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Abstract:Correlation clustering is a technique for aggregating data based on qualitative information about which pairs of objects are labeled 'similar' or 'dissimilar.' Because the optimization problem is NP-hard, much of the previous literature focuses on finding approximation algorithms. In this paper we explore how to solve the correlation clustering objective exactly when the data to be clustered can be represented by a low-rank matrix. We prove in particular that correlation clustering can be solved in polynomial time when the underlying matrix is positive semidefinite with small constant rank, but that the task remains NP-hard in the presence of even one negative eigenvalue. Based on our theoretical results, we develop an algorithm for efficiently "solving" low-rank positive semidefinite correlation clustering by employing a procedure for zonotope vertex enumeration. We demonstrate the effectiveness and speed of our algorithm by using it to solve several clustering problems on both synthetic and real-world data.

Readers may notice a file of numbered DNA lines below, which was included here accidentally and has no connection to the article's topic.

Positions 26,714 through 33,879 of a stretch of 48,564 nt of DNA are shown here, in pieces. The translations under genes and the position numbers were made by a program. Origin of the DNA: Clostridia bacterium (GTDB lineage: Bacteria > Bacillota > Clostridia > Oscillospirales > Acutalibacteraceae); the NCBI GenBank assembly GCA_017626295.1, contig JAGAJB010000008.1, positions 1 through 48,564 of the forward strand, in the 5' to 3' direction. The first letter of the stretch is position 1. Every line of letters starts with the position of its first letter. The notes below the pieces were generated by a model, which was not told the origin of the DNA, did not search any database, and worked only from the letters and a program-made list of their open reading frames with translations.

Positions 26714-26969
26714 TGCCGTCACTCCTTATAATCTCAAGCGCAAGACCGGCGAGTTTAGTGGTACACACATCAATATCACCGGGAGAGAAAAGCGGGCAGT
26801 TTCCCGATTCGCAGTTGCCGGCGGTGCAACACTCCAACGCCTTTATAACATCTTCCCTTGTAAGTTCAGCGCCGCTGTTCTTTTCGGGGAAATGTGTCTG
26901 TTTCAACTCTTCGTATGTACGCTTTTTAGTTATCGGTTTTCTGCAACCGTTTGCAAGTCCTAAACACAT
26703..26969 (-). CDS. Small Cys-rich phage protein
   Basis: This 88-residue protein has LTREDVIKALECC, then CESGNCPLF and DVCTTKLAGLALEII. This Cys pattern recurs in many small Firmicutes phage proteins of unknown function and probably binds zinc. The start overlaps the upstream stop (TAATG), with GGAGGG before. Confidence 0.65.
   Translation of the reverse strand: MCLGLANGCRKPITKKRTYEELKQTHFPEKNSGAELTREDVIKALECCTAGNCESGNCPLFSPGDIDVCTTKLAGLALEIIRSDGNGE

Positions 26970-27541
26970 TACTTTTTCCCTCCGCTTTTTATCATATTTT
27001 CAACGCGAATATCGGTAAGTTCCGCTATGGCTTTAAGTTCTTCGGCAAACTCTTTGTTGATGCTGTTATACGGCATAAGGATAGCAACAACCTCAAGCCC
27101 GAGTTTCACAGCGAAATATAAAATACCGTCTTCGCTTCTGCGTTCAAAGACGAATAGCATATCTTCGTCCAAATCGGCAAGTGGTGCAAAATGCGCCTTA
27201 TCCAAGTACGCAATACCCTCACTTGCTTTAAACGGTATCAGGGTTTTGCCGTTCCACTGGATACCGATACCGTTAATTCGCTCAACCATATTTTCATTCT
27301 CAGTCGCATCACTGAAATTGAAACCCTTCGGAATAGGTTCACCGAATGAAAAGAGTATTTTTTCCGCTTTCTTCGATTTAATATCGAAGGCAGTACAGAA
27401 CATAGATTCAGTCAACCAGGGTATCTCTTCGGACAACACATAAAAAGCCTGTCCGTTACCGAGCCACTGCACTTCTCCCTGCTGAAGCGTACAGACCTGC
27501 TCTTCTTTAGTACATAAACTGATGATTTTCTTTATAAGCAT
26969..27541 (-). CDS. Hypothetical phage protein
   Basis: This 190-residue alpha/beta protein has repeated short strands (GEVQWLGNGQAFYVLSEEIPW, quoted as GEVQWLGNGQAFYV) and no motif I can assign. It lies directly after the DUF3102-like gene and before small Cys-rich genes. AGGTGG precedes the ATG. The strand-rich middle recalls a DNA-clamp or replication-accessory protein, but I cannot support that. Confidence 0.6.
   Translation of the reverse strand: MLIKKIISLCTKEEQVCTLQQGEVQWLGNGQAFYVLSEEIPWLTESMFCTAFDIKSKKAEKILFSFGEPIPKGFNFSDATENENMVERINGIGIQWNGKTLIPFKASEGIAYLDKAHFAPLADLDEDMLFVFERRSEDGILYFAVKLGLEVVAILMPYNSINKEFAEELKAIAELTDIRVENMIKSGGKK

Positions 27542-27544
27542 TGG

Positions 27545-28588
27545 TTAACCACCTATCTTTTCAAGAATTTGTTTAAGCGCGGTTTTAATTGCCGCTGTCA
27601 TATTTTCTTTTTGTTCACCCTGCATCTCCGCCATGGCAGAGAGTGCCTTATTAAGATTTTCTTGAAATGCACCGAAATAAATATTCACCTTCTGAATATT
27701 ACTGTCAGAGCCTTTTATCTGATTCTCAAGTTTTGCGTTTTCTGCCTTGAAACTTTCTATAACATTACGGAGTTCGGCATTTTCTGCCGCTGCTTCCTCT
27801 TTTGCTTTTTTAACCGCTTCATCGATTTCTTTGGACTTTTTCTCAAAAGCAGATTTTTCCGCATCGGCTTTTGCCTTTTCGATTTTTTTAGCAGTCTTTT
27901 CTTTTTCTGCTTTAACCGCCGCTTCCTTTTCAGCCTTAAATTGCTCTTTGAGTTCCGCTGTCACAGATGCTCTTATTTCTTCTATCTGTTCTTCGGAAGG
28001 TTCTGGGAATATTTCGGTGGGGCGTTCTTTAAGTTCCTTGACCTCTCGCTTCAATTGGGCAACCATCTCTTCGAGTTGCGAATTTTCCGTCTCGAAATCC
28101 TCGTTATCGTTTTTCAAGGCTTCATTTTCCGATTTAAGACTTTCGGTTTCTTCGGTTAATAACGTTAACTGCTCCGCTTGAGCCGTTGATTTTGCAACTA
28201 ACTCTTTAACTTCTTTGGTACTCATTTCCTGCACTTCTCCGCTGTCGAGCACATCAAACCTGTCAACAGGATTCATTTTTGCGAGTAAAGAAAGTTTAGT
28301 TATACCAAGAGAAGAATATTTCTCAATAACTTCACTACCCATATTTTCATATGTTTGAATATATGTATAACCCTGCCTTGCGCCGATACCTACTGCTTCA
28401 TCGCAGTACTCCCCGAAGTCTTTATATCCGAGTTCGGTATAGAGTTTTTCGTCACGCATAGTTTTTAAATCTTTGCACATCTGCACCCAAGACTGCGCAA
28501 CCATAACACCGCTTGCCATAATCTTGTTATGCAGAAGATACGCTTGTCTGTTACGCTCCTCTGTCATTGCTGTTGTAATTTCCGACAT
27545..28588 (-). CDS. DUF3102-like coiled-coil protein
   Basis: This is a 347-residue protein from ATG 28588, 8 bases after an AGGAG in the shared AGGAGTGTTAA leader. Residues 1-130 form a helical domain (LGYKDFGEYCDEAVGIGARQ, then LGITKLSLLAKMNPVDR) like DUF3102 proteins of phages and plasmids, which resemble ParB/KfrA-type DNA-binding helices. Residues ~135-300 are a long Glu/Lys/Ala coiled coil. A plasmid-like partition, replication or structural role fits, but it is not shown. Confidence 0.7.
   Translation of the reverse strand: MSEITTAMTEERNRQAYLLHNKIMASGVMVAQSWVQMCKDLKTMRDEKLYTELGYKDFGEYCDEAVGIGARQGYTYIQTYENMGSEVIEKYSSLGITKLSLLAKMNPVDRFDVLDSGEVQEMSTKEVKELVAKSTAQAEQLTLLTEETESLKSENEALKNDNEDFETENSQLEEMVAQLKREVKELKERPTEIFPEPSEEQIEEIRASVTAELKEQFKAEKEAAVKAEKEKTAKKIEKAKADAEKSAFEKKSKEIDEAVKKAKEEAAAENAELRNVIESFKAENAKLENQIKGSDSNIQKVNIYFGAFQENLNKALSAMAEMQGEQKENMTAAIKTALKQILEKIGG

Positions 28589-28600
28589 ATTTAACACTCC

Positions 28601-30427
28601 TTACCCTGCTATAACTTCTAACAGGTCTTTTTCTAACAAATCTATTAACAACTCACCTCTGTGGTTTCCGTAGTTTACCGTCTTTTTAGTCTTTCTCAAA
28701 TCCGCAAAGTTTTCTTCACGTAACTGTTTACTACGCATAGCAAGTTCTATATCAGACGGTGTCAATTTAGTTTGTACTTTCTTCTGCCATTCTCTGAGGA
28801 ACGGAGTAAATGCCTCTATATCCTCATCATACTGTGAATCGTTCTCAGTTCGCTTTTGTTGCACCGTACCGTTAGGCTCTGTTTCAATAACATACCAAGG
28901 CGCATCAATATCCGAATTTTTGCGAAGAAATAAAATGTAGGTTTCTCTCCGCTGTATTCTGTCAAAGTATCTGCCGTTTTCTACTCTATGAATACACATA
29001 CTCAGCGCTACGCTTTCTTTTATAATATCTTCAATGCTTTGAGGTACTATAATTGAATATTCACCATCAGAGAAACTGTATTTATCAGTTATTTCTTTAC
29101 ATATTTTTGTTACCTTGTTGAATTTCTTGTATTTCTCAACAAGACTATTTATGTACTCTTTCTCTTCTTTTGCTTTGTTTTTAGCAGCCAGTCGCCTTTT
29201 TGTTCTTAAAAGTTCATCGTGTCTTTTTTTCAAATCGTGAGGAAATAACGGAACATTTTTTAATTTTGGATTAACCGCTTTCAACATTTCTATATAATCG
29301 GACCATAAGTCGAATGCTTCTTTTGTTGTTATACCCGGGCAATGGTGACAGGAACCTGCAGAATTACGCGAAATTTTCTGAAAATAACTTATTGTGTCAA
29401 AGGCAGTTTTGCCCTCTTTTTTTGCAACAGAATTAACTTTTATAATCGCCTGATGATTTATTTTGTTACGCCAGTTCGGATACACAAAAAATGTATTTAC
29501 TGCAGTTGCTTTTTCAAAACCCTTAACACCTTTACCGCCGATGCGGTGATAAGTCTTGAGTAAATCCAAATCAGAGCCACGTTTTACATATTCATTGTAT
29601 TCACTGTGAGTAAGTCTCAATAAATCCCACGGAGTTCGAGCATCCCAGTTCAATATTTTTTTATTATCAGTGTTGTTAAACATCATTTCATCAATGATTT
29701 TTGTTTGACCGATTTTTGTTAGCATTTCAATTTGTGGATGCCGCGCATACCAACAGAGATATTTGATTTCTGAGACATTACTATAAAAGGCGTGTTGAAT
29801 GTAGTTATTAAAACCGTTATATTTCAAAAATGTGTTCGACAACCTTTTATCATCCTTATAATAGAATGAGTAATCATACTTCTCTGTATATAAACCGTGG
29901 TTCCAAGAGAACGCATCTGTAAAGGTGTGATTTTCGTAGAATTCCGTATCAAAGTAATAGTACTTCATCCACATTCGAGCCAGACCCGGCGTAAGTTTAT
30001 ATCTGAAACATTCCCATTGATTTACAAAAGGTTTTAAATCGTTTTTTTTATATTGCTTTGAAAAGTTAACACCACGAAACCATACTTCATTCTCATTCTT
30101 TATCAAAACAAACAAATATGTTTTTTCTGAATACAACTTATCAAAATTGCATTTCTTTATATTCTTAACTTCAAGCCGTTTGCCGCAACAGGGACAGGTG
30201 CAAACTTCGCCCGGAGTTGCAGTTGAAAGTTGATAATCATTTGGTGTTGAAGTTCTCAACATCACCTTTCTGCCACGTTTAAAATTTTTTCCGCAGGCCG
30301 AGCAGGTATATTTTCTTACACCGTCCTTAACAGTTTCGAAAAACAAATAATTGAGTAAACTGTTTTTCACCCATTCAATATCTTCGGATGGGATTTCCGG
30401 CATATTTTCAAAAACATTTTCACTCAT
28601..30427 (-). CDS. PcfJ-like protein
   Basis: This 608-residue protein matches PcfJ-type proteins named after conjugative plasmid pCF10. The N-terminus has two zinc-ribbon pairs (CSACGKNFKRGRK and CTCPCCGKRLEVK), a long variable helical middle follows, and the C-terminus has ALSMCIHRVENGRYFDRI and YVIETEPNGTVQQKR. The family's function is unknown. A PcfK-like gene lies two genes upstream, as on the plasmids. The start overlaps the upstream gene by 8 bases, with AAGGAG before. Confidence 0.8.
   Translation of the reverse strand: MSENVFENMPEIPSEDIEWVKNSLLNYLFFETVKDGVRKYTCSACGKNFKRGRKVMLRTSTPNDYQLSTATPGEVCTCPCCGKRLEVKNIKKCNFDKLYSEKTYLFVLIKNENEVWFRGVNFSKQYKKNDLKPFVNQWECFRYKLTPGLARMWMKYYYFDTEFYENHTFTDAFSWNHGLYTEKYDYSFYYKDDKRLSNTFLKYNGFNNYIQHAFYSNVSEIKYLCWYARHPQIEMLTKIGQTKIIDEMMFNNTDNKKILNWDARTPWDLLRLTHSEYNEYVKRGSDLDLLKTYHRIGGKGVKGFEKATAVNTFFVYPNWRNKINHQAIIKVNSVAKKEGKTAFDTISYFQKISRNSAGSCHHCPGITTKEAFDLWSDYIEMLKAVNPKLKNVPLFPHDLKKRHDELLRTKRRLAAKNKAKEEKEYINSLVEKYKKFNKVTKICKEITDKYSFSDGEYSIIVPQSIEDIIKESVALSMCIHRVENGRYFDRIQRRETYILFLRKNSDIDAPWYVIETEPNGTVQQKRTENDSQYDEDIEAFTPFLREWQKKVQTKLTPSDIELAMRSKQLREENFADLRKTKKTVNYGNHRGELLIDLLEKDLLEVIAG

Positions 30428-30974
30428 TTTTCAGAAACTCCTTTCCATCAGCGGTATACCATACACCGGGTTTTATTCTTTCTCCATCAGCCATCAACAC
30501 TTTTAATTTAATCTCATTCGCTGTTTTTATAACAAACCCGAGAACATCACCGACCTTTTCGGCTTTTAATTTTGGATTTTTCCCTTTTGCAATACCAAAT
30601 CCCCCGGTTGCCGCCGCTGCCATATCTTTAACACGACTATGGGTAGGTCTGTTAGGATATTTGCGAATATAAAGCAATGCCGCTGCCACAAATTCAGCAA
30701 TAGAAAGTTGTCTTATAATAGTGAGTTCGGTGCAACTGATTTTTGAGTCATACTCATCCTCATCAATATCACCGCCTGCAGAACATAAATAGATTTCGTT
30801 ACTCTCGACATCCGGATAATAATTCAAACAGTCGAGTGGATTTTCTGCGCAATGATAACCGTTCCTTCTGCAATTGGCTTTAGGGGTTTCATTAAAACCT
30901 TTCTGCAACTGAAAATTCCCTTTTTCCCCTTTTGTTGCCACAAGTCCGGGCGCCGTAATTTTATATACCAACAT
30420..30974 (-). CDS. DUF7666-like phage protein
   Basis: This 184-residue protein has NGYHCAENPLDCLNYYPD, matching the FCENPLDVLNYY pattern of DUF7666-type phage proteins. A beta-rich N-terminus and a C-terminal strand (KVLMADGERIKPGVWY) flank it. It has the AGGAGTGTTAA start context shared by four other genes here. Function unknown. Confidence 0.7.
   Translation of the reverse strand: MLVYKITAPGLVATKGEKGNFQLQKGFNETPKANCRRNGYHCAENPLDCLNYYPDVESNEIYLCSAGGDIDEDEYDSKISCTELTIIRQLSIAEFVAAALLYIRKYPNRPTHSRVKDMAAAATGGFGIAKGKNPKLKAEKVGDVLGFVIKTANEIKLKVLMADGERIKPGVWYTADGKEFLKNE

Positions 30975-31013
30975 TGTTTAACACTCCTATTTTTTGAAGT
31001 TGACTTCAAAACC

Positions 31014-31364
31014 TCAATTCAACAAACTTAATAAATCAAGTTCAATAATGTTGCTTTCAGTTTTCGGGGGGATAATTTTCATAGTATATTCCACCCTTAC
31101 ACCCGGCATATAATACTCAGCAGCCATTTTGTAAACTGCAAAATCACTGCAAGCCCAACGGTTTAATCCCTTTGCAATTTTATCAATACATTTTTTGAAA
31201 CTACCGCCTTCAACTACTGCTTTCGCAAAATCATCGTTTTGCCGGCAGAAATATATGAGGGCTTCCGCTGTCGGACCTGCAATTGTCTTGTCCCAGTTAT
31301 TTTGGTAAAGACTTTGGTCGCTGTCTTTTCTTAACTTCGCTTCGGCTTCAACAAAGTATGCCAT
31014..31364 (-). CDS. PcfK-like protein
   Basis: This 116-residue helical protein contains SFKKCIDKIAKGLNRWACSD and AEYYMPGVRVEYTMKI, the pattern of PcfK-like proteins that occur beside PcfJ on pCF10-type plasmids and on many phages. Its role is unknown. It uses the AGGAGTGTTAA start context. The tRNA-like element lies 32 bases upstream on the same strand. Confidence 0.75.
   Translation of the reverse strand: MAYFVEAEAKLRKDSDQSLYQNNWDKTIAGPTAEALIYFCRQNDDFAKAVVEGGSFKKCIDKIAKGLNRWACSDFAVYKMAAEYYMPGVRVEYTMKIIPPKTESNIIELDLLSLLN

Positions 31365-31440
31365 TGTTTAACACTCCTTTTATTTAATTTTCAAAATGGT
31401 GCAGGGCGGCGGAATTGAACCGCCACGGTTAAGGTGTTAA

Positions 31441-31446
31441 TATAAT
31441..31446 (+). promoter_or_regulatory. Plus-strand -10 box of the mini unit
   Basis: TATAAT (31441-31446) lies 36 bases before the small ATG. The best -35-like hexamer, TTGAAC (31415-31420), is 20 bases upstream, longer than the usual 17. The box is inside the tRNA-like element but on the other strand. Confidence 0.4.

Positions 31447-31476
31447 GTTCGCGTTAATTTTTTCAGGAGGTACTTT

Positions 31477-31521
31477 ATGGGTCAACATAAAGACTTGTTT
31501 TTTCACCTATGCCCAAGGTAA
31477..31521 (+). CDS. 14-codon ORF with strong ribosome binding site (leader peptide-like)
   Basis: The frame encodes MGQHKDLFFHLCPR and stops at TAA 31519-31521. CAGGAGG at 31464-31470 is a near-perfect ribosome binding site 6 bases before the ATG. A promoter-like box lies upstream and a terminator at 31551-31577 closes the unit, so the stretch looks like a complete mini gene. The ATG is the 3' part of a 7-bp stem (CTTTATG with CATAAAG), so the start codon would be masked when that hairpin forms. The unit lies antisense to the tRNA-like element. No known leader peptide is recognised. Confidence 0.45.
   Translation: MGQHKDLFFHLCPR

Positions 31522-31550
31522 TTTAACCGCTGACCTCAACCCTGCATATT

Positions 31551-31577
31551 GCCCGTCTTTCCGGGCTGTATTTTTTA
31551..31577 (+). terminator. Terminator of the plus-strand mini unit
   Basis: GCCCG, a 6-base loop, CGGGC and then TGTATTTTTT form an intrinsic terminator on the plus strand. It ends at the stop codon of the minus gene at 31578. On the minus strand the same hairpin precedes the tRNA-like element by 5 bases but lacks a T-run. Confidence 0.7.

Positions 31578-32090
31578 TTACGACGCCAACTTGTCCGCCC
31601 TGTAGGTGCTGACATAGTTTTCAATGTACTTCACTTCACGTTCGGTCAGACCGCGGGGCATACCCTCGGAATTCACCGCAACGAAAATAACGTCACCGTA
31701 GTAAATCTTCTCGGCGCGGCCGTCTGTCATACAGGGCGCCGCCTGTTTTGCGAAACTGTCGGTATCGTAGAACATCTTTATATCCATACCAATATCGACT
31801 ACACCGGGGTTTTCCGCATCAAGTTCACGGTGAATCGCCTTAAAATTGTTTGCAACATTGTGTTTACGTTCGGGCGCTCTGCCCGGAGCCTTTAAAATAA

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Abstract:We study the Monte Carlo method for solving a linear system of the form $x = H x + b$. A sufficient condition for the method to work is $\| H \| < 1$, which greatly limits the usability of this method. We improve this condition by proposing a new multi-way Markov random walk, which is a generalization of the standard Markov random walk. Under our new framework we prove that the necessary and sufficient condition for our method to work is the spectral radius $\rho(H^{+}) < 1$, which is a weaker requirement than $\| H \| < 1$. In addition to solving more problems, our new method can work faster than the standard algorithm. In numerical experiments on both synthetic and real world matrices, we demonstrate the effectiveness of our new method.